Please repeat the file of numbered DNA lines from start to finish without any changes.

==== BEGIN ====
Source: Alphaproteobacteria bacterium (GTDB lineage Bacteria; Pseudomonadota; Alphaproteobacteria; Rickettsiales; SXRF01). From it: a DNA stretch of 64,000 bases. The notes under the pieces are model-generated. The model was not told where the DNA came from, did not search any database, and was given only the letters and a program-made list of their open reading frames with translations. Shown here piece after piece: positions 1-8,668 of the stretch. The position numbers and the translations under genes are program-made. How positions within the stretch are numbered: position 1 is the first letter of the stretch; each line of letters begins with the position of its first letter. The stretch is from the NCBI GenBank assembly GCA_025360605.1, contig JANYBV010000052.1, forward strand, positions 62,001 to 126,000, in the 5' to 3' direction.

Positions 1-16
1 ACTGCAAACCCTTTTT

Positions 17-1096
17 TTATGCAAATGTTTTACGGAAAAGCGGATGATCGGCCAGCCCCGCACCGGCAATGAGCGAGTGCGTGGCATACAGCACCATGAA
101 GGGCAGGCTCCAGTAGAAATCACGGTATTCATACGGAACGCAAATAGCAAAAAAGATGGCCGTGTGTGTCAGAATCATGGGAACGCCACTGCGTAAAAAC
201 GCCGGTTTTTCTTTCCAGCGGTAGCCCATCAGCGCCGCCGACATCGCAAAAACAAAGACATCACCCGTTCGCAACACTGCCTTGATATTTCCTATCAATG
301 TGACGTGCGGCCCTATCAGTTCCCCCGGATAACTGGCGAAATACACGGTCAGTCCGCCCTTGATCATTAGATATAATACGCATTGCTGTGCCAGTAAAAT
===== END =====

Source: Alphaproteobacteria bacterium (GTDB lineage Bacteria; Pseudomonadota; Alphaproteobacteria; Rickettsiales; SXRF01). From it: a DNA stretch of 64,000 bases. The notes under the pieces are model-generated. The model was not told where the DNA came from, did not search any database, and was given only the letters and a program-made list of their open reading frames with translations. Shown here piece after piece: positions 1-8,668 of the stretch. The position numbers and the translations under genes are program-made. How positions within the stretch are numbered: position 1 is the first letter of the stretch; each line of letters begins with the position of its first letter. The stretch is from the NCBI GenBank assembly GCA_025360605.1, contig JANYBV010000052.1, forward strand, positions 62,001 to 126,000, in the 5' to 3' direction.

Positions 1-16
1 ACTGCAAACCCTTTTT

Positions 17-1096
17 TTATGCAAATGTTTTACGGAAAAGCGGATGATCGGCCAGCCCCGCACCGGCAATGAGCGAGTGCGTGGCATACAGCACCATGAA
101 GGGCAGGCTCCAGTAGAAATCACGGTATTCATACGGAACGCAAATAGCAAAAAAGATGGCCGTGTGTGTCAGAATCATGGGAACGCCACTGCGTAAAAAC
201 GCCGGTTTTTCTTTCCAGCGGTAGCCCATCAGCGCCGCCGACATCGCAAAAACAAAGACATCACCCGTTCGCAACACTGCCTTGATATTTCCTATCAATG
301 TGACGTGCGGCCCTATCAGTTCCCCCGGATAACTGGCGAAATACACGGTCAGTCCGCCCTTGATCATTAGATATAATACGCATTGCTGTGCCAGTAAAAT